This guest post is co-authored by MariBen Ramsey and Christine Benero. MariBen Ramsey is the Secretary of The National Domestic Violence Hotline. MariBen is a long-time member of the Junior League of Austin and was Vice President of The Association of Junior Leagues 2005-2008. Christine Benero is a Board Member of The National Domestic Violence Hotline. Christine is a long-time member of the Junior League of Denver and served as President of The Association of Junior Leagues 2003-2005.
We know that many Junior Leagues work in the area of domestic violence, but did you know….
that 12 million people are affected by domestic violence every year in the U.S.? It’s staggering to consider that in every community across the U.S., Canada, Mexico and the United Kingdom, so many women, men, and children are experiencing abuse. Domestic violence does not discriminate: anyone can be a victim (or a perpetrator) of abuse, regardless of age, nationality, race, gender, sexual orientation or background. And, it’s not just about physical abuse. Abuse can be emotional, verbal, digital, sexual or financial, but one thing is for certain: Abuse is never okay.
We can all play a part in supporting survivors and ending domestic violence. As October is Domestic Violence Awareness Month, now is a great time to learn more about the issue and how to get help for yourself, someone you love or someone you know. According to the National Domestic Violence Hotline – the only national, 24-hour hotline in the U.S. (which also has received calls from Canada and Mexico) offering support to anyone affected by domestic violence – it’s important to recognize the many warning signs of abuse because they aren’t always obvious. An abusive partner might:
- Shame or embarrass their partner with put-downs or insults
- Isolate their partner from friends and family
- Exhibit jealousy or possessive behavior
- Hit, slap, choke or kick their partner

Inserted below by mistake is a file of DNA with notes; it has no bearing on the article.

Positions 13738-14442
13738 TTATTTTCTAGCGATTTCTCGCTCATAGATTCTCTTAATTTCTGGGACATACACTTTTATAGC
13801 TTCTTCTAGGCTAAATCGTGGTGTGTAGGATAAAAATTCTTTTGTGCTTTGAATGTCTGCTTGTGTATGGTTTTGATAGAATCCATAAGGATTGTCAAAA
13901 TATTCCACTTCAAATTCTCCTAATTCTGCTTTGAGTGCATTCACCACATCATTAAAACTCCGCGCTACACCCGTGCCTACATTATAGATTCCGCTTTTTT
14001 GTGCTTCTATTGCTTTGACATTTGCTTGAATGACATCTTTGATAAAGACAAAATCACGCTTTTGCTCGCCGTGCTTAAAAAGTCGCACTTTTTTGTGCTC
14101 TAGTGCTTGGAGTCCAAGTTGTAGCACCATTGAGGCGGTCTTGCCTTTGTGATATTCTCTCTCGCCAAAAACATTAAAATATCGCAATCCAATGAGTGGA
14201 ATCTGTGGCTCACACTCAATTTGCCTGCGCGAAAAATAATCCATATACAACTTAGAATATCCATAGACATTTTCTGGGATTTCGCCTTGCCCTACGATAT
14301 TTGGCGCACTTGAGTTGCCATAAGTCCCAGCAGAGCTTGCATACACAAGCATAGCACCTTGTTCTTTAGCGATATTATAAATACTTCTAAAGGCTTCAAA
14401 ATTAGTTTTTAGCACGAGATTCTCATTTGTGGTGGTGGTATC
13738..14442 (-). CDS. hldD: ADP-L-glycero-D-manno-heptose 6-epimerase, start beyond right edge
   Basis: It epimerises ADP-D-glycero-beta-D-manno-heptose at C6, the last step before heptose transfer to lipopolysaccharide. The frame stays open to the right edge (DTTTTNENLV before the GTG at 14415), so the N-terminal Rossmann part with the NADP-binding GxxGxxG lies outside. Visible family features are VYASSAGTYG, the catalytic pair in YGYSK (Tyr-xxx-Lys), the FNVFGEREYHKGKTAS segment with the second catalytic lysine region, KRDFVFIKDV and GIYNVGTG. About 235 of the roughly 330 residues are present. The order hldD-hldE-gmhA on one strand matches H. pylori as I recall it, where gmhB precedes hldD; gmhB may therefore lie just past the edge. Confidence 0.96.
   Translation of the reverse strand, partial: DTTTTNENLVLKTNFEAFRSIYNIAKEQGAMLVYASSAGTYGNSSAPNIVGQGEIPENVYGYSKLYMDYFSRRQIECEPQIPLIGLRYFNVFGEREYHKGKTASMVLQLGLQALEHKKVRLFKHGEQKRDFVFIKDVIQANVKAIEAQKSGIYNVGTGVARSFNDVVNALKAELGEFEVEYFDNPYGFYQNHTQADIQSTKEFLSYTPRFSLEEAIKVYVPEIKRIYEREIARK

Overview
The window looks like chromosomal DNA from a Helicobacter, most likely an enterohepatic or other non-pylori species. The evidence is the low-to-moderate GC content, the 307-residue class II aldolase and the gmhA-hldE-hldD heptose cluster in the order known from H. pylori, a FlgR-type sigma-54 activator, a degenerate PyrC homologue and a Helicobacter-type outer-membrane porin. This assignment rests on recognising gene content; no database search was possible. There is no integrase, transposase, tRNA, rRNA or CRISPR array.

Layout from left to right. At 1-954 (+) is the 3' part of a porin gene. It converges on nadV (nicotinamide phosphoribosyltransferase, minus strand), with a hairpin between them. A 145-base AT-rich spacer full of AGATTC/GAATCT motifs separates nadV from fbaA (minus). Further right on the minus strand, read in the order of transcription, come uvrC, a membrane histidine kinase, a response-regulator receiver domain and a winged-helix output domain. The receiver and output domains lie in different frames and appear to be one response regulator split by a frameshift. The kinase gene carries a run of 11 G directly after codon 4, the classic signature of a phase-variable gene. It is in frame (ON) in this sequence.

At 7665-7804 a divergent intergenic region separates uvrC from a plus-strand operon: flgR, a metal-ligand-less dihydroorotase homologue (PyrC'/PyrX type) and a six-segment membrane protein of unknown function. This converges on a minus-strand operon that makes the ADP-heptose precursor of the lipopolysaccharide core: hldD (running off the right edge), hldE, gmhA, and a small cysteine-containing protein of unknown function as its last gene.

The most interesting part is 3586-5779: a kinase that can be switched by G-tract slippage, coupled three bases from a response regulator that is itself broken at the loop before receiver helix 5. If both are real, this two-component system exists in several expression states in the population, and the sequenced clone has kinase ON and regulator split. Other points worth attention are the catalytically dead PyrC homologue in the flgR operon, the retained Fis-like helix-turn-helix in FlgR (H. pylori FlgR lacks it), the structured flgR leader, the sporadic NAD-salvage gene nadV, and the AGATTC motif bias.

- Control who their partner sees, what they wear and/or where they go
- Prevent their partner from getting a job or going to school
- Not allow their partner to make financial decisions or refuse to give their partner money for necessities
- Pressure or force their partner to engage in sexual activity
- Destroy property or threaten to hurt their partner, children or pets
- Intimidate their partner with guns or other weapons
If someone you know is being abused, one of the most helpful things you can do is let them know that the abuse is not their fault, and listen to them without judgment. Another way to support someone you care about is offering to help them create a safety plan that might include finding transportation or a safe place to stay.
You could also let them know about resources for survivors, such as the National Domestic Violence Hotline or a local hotline or shelter. Hotline advocates are available 24/7 at 1-800-799-SAFE (7233) or by live chat at www.thehotline.org between 7 a.m. and 2 a.m. Central time. They can assist with safety planning, offer domestic violence education and provide referrals to legal or local resources, such as domestic violence shelters. They can directly connect the caller to local shelters and if the caller’s primary language is not English, the Hotline has a language line and it will keep the language line open for the local shelter’s use to be able to communicate with the caller.
No one deserves to be abused, ever, for any reason. This October, we invite you to help raise awareness about domestic violence and show your support for all survivors!
We are very proud to serve on the Board of the Domestic Violence Hotline.
As former Junior League Presidents and former AJLI Board members, we know that Leagues and League members have been and will be critical to sending the message that domestic violence is NOT acceptable.